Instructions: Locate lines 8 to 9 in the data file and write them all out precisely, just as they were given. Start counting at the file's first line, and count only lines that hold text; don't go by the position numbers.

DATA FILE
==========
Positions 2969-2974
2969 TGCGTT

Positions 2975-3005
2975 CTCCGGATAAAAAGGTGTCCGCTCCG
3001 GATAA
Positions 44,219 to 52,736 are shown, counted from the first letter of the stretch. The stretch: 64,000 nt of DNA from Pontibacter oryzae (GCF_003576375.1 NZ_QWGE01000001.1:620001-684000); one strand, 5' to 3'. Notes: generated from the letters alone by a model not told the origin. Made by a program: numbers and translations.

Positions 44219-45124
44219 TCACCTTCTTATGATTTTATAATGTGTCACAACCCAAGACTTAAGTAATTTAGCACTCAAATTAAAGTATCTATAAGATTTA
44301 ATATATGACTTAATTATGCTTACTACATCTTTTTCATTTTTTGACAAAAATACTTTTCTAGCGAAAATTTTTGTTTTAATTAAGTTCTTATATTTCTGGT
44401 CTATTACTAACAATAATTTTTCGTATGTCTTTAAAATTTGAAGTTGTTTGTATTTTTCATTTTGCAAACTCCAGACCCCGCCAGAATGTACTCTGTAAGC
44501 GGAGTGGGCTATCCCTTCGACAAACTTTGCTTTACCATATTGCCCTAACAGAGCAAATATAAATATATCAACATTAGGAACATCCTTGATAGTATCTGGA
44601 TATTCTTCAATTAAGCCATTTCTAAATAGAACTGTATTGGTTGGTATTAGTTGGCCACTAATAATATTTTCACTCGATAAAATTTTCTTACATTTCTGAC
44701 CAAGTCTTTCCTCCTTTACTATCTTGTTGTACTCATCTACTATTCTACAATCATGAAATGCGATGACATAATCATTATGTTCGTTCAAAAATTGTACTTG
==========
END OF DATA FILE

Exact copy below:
44219 TCACCTTCTTATGATTTTATAATGTGTCACAACCCAAGACTTAAGTAATTTAGCACTCAAATTAAAGTATCTATAAGATTTA
44301 ATATATGACTTAATTATGCTTACTACATCTTTTTCATTTTTTGACAAAAATACTTTTCTAGCGAAAATTTTTGTTTTAATTAAGTTCTTATATTTCTGGT